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When is it Safe to Return to Sports After an Injury?

From the Show: Train Your Body
Summary: Returning too soon can increase your risk of re-injury, or developing a chronic problem that will lead to a longer recovery.
Air Date: 1/8/13
Duration: 10
Host: Melanie Cole, MS
Guest Bio: Douglas McKeag, MD
mckeag douglas small resizedDr. McKeag was appointed Chairman of the Department of Family Medicine in October of 1999. He is OneAmerica Professor Emeritus of Family Medicine and Director, IU Center for Sports Medicine. Dr. McKeag is a past president and founder of the American Medical Society for Sports Medicine and is active with the American College of Sports Medicine. He helped develop the criteria for the Certificate of Added Qualification in Sports Medicine through the American Board of Family Medicine.

He has served as a professional consultant to the 2008 Beijing Olympic Committee, Kuwait University, Puerto Rico Olympic Committee, Clemson University, New York Giants and the Indianapolis Colts.
When is it Safe to Return to Sports After an Injury?
Determining the criteria for an injured athlete's return to competition can be a confusing scenario when all the individuals involved are brought in.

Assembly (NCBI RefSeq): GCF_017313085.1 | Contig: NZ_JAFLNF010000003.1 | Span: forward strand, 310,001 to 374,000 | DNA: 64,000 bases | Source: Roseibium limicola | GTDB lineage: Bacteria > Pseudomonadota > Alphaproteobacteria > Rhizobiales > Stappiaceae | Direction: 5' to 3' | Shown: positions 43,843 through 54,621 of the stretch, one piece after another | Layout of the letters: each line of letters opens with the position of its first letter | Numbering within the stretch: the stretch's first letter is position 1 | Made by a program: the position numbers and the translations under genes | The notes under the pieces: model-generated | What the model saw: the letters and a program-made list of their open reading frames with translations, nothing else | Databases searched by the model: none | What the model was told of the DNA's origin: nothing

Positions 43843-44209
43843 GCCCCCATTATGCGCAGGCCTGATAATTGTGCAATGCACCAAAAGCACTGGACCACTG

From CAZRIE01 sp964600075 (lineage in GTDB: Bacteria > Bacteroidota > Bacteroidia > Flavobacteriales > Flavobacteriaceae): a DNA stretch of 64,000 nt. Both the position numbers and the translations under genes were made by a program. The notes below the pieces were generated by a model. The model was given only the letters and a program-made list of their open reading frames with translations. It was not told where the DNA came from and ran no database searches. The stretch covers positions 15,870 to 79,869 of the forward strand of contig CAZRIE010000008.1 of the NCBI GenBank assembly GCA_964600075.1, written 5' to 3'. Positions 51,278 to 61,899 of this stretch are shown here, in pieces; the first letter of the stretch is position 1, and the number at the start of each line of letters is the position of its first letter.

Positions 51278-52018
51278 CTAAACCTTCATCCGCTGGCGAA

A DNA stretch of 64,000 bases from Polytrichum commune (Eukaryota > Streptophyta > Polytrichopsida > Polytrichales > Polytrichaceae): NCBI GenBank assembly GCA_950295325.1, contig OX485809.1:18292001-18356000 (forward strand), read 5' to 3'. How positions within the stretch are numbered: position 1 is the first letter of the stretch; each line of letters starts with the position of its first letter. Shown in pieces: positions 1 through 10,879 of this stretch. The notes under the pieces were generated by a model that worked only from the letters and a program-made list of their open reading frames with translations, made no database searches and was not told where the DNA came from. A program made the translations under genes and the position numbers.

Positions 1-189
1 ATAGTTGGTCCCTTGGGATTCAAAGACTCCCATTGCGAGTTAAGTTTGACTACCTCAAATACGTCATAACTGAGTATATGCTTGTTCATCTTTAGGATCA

These may include the athlete, parents, guardians, coaches, family physician, the athletic trainer, and others.

Returning too soon can increase your risk of re-injury or developing a chronic problem that will lead to a longer recovery.

Waiting too long, however, can lead to unnecessary deconditioning. 

It must be understood that the primary responsibility is to cause no harm to the athlete, while enabling him or her to participate at the highest level possible. A pedometer senses your body motion and counts your footsteps. This count is converted into distance by knowing the length of your usual stride. Wearing a pedometer and recording your daily steps and distance is a great motivating tool
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